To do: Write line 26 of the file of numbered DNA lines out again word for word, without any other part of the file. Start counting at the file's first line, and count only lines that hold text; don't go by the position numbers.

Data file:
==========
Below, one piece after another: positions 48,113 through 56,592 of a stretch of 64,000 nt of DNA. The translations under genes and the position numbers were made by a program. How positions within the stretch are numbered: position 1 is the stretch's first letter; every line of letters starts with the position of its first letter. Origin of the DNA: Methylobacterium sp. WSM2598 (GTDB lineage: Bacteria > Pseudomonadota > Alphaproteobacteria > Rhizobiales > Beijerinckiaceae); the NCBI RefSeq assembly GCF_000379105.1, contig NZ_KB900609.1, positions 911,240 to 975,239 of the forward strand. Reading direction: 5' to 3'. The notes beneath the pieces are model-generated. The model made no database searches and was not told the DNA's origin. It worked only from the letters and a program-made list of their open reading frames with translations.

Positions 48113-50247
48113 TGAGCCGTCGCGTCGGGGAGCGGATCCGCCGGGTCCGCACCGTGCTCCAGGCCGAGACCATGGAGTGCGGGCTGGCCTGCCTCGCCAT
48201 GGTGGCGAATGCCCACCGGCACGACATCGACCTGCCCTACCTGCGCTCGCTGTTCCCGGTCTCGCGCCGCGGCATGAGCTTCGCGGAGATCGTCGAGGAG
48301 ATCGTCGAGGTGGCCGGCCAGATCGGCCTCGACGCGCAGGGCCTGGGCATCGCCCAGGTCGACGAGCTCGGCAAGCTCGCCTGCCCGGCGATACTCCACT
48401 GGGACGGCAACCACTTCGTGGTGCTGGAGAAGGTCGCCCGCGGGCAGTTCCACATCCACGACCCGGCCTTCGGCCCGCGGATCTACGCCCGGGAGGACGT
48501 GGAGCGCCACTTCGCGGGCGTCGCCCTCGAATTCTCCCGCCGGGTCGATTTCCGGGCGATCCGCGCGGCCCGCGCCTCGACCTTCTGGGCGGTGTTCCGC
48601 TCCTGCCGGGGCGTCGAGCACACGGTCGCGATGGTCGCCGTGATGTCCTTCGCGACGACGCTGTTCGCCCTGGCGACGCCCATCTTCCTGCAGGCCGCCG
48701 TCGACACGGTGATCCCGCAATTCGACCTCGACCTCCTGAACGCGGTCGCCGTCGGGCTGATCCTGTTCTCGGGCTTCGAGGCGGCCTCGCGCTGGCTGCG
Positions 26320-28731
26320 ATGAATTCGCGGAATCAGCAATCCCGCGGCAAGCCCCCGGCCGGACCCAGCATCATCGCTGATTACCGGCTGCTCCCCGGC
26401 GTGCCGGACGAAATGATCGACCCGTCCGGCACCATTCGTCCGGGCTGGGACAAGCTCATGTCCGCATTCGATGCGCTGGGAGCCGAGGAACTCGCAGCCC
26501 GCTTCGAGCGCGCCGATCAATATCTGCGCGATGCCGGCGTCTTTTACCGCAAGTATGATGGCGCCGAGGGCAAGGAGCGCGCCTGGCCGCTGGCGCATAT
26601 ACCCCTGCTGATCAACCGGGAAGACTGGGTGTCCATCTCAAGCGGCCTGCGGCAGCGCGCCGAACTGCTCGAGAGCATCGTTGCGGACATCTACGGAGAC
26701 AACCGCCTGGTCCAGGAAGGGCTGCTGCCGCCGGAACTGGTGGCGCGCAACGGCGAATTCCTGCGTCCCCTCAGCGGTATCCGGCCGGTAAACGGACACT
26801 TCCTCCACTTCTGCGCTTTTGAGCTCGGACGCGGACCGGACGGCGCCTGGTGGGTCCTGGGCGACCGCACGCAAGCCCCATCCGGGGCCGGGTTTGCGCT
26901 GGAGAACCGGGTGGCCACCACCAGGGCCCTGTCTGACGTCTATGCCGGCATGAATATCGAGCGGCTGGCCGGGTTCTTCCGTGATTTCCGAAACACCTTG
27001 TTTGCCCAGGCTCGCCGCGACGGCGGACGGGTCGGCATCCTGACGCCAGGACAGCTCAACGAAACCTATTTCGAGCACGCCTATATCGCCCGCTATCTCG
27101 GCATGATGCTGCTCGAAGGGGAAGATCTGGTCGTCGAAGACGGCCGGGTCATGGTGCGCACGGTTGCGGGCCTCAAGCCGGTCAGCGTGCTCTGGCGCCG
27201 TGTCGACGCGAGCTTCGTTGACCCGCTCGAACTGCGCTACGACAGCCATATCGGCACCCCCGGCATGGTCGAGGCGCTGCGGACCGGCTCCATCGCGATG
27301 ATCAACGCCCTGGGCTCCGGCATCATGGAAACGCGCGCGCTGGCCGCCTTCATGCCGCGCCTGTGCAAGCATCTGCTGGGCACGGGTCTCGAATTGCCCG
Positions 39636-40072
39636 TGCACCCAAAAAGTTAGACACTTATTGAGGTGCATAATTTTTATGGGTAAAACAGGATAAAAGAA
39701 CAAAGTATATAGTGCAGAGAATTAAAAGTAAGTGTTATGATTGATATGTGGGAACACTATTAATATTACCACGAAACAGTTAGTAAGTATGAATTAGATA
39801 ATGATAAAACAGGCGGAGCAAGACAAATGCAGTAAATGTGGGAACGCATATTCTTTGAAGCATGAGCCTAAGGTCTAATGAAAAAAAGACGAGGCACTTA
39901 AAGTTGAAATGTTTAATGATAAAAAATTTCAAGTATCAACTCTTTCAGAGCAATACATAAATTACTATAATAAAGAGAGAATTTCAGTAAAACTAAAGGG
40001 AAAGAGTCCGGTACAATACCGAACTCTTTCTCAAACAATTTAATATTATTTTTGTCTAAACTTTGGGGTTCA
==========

39901 AAGTTGAAATGTTTAATGATAAAAAATTTCAAGTATCAACTCTTTCAGAGCAATACATAAATTACTATAATAAAGAGAGAATTTCAGTAAAACTAAAGGG